The Museum of Richmond is delighted to offer joint visits with the National Archives in Kew. You can book a morning workshop at the Museum and travel one stop on the Overground or Underground for an afternoon session at the National Archives, or vice versa!
These combined workshops cost: £3 per pupil for LBRuT Funded Schools, £4 per student for non-LBRuT Funded Schools, payable to the Museum of Richmond.
We currently offer two themes:
At the Museum: in the Victorian Richmond 90 minute hands on workshop, our Learning Officer will help your class discover how the railways transformed life in Richmond and outline the massive changes the area went through as a result. Using objects from the Museum’s handling collection, they will also explore Victorian Wash day, Victorian Schools and Victorian toys. Click here to find out more
At the National Archives: in the Four days’ hard labour workshop, photographs, reports and drawings from our prison records are used to explore the lives of Victorian children who were classed as criminals. Pupils investigate Victorian attitudes to crime and punishment, and explore the cases of children imprisoned at Wandsworth Prison in the mid 19th century. Click here to find out more
At the Museum: in the WWII in Richmond 90 minute hands-on workshop our Learning Officer will help your class discover how WWII changed life in Richmond and how people adapted to wartime life. Using objects from the Museum’s handling collection, they will explore rationing, the role of the ARP, local war time documents and have the chance to quiz a local volunteer about what it was like to grow up during WWII. Click here to find out more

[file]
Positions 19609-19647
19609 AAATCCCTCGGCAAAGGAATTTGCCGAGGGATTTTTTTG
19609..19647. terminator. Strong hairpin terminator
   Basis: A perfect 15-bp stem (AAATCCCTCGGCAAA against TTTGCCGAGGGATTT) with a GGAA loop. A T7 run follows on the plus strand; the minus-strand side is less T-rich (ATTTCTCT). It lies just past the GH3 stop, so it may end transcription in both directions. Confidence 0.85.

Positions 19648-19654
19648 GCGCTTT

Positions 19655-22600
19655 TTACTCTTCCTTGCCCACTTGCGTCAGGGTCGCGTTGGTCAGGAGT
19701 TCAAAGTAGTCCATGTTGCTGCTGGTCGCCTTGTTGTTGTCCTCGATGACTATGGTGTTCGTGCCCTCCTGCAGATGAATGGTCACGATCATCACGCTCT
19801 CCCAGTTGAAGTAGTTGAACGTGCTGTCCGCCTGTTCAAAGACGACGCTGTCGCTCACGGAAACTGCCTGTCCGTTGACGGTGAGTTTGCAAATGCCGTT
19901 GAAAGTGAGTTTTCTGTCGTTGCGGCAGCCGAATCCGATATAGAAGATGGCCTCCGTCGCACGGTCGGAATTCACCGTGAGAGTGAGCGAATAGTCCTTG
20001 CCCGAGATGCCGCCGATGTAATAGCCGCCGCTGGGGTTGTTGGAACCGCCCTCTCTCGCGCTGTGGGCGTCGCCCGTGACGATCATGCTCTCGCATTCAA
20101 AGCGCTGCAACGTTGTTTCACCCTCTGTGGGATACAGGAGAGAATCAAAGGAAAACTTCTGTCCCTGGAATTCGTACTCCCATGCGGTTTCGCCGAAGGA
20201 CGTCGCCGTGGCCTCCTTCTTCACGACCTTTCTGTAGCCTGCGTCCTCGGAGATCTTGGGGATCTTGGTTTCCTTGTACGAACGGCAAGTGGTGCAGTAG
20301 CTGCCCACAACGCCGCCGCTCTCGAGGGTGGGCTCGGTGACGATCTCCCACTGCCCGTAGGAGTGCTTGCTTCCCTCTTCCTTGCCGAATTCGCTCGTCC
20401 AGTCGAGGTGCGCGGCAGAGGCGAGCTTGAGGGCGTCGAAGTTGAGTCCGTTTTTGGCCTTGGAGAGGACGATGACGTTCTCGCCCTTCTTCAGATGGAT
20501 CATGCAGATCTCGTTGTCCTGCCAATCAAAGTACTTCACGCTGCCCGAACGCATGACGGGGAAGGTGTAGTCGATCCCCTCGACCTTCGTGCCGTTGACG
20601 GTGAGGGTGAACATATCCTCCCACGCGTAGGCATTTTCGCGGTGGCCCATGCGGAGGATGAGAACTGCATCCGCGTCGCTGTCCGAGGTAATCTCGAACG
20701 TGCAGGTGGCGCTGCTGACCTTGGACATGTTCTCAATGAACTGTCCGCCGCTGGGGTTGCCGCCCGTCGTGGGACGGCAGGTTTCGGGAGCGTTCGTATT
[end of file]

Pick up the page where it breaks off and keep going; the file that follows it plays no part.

At the National Archives: in the Propaganda and the art of war workshop, pupils will explore original propaganda posters, photographs and film to compare their effectiveness in conveying powerful messages to a mass audience. Click here to find out more
You can now visit the Museum without booking!
Whilst we are excited to welcome you, there are measures in place to ensure your visit is as safe as possible.